Achtung Digital looks to London: LCM Pieter Spring 2016

An insight into Jil Sander trained Sebastiaan Pieter's tailoring

Now in its fourth season at London Collections Men, Pieter focuses on quietly subverting masculine tailoring, infusing a traditional craft with the energy of sportswear. Here, five things to know about the Spring 2016 collection by Sebastiaan Pieter, his first presentation with NEWGEN sponsorship.

photo (5)

Jil Sander and German Minimalism

A 2012 graduate of London College of Fashion’s bespoke tailoring degree, the Holland born and bred designer honed his skills at Jil Sander. While not working with the brand’s founder herself, Pieter experienced two designers’ interpretation of the original minimalist’s much-cited archive, directed by Raf Simons and head designer Paul Surridge, former assistant to Neil Barrett at Prada. ‘I still love what that label stood for’, says Pieter when asked about his feelings about the brand. In his own collection, Sander’s influences can be found in surface decorations reduced to a bare minimum, precisely placed details and a focus on wearability. Above all, Sebastiaan Pieter shares Jil Sander’s attention for immaculate materials, to this end sourcing fabrics in Italy and Japan. These include permanently creased woolens and elasticated suiting fabrics.

photo (2)

Hidden Monograms

Pieter Spring 2016 features several logos and monograms, reminding of everyday sportswear. However, in the collection these are easily missed upon first looking at the garments. Made of grey thread embroidery and placed on grey jersey material, camouflaged monograms are the antithesis of overt branding.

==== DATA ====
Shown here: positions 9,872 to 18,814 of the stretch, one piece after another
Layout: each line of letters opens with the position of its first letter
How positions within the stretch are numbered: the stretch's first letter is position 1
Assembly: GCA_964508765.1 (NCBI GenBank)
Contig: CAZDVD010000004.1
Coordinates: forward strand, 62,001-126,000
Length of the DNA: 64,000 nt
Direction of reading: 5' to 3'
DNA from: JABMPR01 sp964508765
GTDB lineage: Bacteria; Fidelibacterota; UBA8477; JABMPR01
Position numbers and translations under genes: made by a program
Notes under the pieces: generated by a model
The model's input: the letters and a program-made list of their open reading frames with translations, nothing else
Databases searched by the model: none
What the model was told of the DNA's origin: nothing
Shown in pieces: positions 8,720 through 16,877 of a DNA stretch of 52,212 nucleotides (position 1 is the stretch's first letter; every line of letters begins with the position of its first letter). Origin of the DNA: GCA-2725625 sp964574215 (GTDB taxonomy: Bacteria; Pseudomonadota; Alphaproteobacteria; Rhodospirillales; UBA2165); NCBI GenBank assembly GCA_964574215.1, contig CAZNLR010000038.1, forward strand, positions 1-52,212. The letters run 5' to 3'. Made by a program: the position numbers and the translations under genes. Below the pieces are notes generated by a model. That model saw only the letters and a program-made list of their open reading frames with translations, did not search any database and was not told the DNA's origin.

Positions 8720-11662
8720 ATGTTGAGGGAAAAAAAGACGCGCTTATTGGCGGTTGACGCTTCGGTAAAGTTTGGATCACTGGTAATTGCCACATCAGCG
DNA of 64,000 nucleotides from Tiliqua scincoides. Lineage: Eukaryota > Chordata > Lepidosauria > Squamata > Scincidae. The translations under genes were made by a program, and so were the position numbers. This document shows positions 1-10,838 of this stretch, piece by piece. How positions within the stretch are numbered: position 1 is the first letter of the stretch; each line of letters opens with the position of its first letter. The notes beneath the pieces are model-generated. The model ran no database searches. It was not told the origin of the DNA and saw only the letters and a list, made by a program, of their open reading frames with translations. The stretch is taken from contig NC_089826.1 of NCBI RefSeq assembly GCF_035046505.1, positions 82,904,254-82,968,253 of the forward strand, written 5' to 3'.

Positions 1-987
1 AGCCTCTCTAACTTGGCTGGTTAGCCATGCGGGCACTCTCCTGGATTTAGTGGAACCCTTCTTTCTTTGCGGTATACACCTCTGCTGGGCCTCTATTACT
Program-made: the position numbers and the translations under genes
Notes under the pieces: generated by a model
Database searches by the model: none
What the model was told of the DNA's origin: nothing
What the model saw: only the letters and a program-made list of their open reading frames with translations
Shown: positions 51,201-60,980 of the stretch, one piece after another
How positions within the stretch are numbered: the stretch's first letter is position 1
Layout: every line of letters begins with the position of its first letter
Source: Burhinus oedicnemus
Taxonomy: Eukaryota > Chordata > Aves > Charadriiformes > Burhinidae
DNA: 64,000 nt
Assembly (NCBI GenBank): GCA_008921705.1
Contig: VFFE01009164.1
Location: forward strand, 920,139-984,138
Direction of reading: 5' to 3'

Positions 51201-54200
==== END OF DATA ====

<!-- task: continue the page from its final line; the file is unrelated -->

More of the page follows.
photo (1)


A muted colour palette evokes the colours we encounter in everyday urban life. Layering slate grey and a tinted, dusty blue, outfits remind of inner city architecture; high-rise buildings made of concrete and sprawling glass facades.

photo (3)


In addition to many zip details, from closing pockets on a black jacket to fastening a grey cotton boiler suit and collar-less shirts, Pieter collaborated for the second time with Husam El Odeh, a German born jewellery designer, who studied at the Berlin based University of the Arts (UdK) and has been collaborating with numerous high profile brands including Acne, Pringle of Scotland and Marios Schwab. Trousers and jackets are seemingly held together by silver hardware in the shape of metal rings. But instead of shiny embellishment, these rings remind of practical hardware found in original workwear and chore garments.

Pieter Spring 2016 at LCM

Quotidian Uniforms

While the colours of Pieter’s Spring 2016 collection evoke the architectural maze of modern cities, cuts and silhouette reinterpret inhabitants’ daily uniforms. Suit jackets are reversible and pair of blue trousers gapes open at the ankle, the silhouette reminding of Adidas’ iconic tracksuit designs, albeit combined with traditional tailoring techniques. The collection’s presentation itself, a static installation taking over a large room at the end of an all white corridor snaking through Holborn’s Victoria House, reminded of purpose built gyms. Lounging on shiny black workout mats, seated astride elevated black cubes and resting, back against stark white plaster columns, the group of models appeared to be athletes taking a break from strenuous practice.